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Starting to lose weight and get into some kind of exercise routine is very hard when you find breathing difficult. I often think how come I managed to stop smoking, whichsnails required loads of will power but this weight loss thing seems to be slipping out of my grasp all the time?  Before I can take up a really good exercise program, I would like to get off  at least half of my excess weight. But, you still need to incorporate some safe exercise whilst you are losing this weight and I have contacted my local pulmonary rehab nurses and will be starting with them as soon as possible. I know it is going to be a slow process climbing back up this precipice and I will need all the help that I can get. I am aware also though that it will be absolutely worth it!


My Appointment at the Royal Brompton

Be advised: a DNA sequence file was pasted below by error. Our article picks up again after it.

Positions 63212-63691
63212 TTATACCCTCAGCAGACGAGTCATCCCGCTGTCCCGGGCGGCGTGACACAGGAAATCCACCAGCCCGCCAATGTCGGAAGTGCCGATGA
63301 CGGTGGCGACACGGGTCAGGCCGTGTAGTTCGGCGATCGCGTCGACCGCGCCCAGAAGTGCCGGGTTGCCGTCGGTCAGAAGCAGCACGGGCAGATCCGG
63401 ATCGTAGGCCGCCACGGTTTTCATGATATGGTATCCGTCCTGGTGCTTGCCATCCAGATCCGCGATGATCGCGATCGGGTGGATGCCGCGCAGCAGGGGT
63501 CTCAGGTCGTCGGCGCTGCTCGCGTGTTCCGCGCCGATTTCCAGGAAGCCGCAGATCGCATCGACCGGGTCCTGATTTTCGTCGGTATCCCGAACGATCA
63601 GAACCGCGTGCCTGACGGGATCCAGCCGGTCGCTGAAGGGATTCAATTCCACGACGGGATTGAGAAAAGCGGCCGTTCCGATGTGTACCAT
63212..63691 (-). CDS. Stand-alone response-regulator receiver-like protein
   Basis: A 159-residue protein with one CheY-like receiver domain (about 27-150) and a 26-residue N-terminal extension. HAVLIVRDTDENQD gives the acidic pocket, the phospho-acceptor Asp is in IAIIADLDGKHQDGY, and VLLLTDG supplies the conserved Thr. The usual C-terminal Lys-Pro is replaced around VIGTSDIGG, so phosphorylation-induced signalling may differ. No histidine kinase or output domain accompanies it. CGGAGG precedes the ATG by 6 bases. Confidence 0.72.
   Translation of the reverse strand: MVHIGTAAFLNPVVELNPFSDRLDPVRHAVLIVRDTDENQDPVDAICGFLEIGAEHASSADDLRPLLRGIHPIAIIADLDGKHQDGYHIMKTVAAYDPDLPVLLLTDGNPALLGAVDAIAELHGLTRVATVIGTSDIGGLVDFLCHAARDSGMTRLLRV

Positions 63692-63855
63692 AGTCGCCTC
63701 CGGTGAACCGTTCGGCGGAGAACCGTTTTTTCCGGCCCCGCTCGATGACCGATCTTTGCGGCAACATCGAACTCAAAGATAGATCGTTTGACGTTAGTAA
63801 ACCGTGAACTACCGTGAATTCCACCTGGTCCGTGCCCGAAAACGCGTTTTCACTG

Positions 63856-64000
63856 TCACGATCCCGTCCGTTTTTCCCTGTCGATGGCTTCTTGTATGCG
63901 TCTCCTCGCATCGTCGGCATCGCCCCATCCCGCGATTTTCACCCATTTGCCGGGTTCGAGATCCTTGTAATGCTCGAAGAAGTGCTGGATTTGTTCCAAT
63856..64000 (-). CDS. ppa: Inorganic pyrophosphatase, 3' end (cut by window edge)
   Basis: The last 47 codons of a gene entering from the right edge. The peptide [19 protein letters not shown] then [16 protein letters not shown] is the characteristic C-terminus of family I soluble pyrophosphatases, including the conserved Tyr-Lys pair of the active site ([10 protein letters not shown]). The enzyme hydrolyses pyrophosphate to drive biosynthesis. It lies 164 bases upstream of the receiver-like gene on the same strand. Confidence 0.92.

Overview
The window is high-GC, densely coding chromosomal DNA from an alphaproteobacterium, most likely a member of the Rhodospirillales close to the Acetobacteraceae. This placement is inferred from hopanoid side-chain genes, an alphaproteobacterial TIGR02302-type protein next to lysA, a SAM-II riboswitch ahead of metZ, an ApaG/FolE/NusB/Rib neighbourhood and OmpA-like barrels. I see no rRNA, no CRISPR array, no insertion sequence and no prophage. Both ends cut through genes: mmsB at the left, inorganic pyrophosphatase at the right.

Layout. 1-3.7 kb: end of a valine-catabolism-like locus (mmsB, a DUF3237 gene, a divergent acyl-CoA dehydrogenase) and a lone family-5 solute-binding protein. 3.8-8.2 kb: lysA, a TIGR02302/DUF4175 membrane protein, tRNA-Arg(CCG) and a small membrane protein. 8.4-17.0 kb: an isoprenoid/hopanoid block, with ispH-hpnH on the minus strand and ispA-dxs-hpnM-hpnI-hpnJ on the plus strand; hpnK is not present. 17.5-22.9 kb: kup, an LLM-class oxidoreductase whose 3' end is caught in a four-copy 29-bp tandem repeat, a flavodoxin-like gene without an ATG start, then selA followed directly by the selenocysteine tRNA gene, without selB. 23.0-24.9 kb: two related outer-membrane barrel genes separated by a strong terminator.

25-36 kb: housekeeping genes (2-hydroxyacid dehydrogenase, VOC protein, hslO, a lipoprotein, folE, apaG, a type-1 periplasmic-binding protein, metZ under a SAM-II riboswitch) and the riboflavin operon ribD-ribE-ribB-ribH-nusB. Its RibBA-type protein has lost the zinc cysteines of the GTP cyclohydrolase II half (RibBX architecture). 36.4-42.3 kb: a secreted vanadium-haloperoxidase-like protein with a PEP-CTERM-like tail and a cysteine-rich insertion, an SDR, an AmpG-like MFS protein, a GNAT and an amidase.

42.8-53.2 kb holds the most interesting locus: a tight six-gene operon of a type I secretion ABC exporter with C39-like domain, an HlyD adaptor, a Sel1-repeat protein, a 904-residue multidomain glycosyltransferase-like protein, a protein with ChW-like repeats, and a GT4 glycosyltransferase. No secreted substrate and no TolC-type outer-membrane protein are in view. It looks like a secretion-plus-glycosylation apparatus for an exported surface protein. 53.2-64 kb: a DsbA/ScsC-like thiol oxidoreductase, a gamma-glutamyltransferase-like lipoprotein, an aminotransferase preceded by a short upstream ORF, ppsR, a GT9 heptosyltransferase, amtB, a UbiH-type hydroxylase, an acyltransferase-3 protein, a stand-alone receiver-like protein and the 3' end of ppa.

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It was a long journey, and the traffic was unbelievable but we arrived at the Royal Brompton at time after an overnight stay in a Travelodge which was very pleasant. Parking is terrible in London, my daughter managed to find a disabled spot and then catch me up. I had a CT scan and loads of breathing tests, one of the tests was done in an airtight cube which was very claustrophobic for me. I am still unsure what that test proved I am still researching it. It took two hours to do all the tests and I am hoping to get a copy of all of them so I can have them assessed at my own leisure. The outcome was that I am not suitable for valves in the part of my lung which is the worst! How did I feel about it I was shell shocked for 2 days but am coming around now. It is all due to collateral ventilation, I have previously written a piece about this and have included the link. I didnt think that I would have it but unfortunately I have so that is something I have to accept. They can however operate if I get all this weight off and do my pulmonary rehab course. I have to get fitter. They can then cut off the top of the offending lung and that should help, there was some talk of perhaps having a valve or two at the bottom of my lungs but the main issue was my being fit enough for an operation. So, I have to get this weight off and step up the exercise or I am not going to be able to benefit from any kind of intervention to improve my life.